I love YouTubers who talk about details in cinema and from whom you learn something new about all that goes into making a movie, who make you  think more about the way a certain scene is shot or why a certain scene works.

Today I watched a video about stripes in film costume design and it was fascinating to learn about it, first because I’ve never really though about it, and secondly – stripes have such a long history of carrying a specific set of meanings in visual media. It’s like a certain dress code. We associate stripes with characters that don’t follow the rules of society, that are out of the ordinary in some way or another, that are playful, rebellious of dangerous. Stripes are something that catches attention and could be potentially disquieting. This visual code has been used at least since the middle ages – that’s where me the art history screams in fascinated frustration “Damn, I should have known this” –  and it’s meaning has slightly shifted over time. There’s still being used as an subtle device giving the viewer information about a character.

I’m really grateful to the guy behind Now You See It for putting this in a video:

Note to myself: check out Michel Pastoureau “The Devil’s Cloth: A History of Stripes”.


The new Nerdwriter video about Rembrand’s The Nightwatch – I was curious to see if he’ll mention Peter Greenaway’s marvelous Nightwatching or at least the art historically (more) relevant Rembrandt’s J’Accuse…! but he didn’t – as well as the fact that I’ve reached the Netherlands in the 17th century in Peter Frankopan’s The Silk Roads sort of inspired me to spend some more time browsing for videos on Dutch Golden Age painting, which is to say, paintings from the Dutch Republic (!) (I mean republic in the 1600s, this alone deserves a more serious consideration when you study or just look at art)  from masters like Rembrandt, Vermeer and many more depicting all kinds of subjects, all these weird nature morts with meat and cheese and onions, the fantastically naturalistic way they depict wine glasses, textiles and so on.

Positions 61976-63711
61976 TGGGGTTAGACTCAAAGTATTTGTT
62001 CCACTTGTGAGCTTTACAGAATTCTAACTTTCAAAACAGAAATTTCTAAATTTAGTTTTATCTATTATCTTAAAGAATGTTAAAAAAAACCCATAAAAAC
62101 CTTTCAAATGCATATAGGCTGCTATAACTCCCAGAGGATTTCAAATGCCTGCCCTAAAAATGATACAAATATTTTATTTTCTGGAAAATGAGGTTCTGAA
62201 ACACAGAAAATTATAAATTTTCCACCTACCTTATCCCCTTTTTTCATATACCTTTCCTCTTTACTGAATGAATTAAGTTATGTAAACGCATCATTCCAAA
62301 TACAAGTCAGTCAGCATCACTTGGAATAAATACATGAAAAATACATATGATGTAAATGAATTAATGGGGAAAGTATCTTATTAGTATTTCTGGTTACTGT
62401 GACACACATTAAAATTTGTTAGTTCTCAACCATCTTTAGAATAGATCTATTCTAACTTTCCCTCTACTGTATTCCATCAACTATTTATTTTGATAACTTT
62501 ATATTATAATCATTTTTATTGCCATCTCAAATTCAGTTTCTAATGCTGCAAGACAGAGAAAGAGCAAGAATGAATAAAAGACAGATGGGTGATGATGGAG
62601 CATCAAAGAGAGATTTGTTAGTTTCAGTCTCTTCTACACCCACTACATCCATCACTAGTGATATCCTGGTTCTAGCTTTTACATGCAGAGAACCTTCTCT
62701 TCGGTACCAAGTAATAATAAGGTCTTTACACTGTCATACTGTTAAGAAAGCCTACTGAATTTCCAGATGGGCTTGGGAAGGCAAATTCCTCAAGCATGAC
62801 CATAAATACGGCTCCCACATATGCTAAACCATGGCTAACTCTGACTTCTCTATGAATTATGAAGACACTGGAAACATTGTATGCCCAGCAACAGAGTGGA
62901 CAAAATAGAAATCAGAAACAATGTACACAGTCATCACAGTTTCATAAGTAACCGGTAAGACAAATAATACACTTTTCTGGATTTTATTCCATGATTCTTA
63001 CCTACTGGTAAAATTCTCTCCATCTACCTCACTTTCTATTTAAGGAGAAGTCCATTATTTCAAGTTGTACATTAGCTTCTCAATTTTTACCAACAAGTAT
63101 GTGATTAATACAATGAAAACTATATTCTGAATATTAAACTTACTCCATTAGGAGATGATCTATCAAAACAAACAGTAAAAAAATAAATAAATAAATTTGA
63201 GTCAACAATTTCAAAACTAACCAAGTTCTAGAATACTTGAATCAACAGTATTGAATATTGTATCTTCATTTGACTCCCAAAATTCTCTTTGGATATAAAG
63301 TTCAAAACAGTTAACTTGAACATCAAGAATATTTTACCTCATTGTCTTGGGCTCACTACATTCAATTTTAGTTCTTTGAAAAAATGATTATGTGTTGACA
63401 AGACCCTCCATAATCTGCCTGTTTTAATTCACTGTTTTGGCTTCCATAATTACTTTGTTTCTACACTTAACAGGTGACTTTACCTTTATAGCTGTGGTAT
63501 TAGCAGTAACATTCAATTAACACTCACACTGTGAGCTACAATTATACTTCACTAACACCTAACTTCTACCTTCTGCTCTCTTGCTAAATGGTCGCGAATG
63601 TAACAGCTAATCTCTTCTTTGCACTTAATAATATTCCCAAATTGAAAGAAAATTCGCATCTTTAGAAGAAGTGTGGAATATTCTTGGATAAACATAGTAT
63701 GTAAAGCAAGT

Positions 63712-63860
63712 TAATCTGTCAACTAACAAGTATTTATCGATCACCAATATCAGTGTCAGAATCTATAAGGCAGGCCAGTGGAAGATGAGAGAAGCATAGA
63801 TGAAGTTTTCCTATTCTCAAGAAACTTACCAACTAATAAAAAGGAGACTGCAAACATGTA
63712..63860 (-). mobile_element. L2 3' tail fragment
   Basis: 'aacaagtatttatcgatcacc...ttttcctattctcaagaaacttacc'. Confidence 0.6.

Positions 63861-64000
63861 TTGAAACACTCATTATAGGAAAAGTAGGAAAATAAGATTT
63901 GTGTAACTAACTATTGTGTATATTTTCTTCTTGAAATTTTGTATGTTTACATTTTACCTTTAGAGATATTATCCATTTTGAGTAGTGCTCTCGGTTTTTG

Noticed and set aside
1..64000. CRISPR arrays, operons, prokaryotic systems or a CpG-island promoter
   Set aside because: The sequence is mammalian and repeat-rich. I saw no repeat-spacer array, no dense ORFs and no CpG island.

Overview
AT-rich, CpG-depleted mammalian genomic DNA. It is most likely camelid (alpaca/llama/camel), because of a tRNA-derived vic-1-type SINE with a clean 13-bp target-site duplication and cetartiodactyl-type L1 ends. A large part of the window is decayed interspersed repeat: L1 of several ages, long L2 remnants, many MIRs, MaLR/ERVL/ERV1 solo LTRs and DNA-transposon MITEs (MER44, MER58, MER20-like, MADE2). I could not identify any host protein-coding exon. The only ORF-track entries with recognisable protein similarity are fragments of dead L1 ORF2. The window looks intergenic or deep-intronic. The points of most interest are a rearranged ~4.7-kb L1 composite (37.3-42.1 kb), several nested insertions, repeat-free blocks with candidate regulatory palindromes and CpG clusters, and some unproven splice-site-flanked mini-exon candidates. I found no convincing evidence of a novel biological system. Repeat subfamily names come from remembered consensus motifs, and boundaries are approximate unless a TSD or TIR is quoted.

So here are some videos worth watching:

And of course there’s John Green with some history:

Visiting smaller, lesser known late antique churches on a Saturday afternoon is not the brightest idea for the simple reason that… people tend to get married on Saturday.

Since I’ve been in Rome for my Erasmus Semester for some time know, I decided to visit one of the earliest Christian monuments in Rome, depicting some of the earliest (if not the earliest) preserved mosaics with Christian themes – thus a monument of late antique art and architecture of immense value – the mausoleum of Costanza (or Constantina), the daughter of Constantine, now the church Santa Costanza.

The church might be far away from the city center, however, it is very easily accessible with the metro. You have to get take line B to Sant’Agnese/Annibagliano (it takes ca. 10 min from Termini).

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Map of the area, on the left in blue the metro line B, Santa Costanza as well as what remains from the Constantinian Sant’Agnese (orange), the current church of Sant’Agnese (green) and the (ancient) Via Nomentana (yellow). My first qgis map 🙂

After you go above ground and although it’s on a slight hill, you will see neither the church nor any of the complex because of the trees (unless you go in winter, I suppose). So take the street with most trees which is also on a slight slope upwards (Via di Sant’Agnese) and if you look to the right, at some point you will notice the ruins of the Constantinian church of Sant’Agnese (4th c.).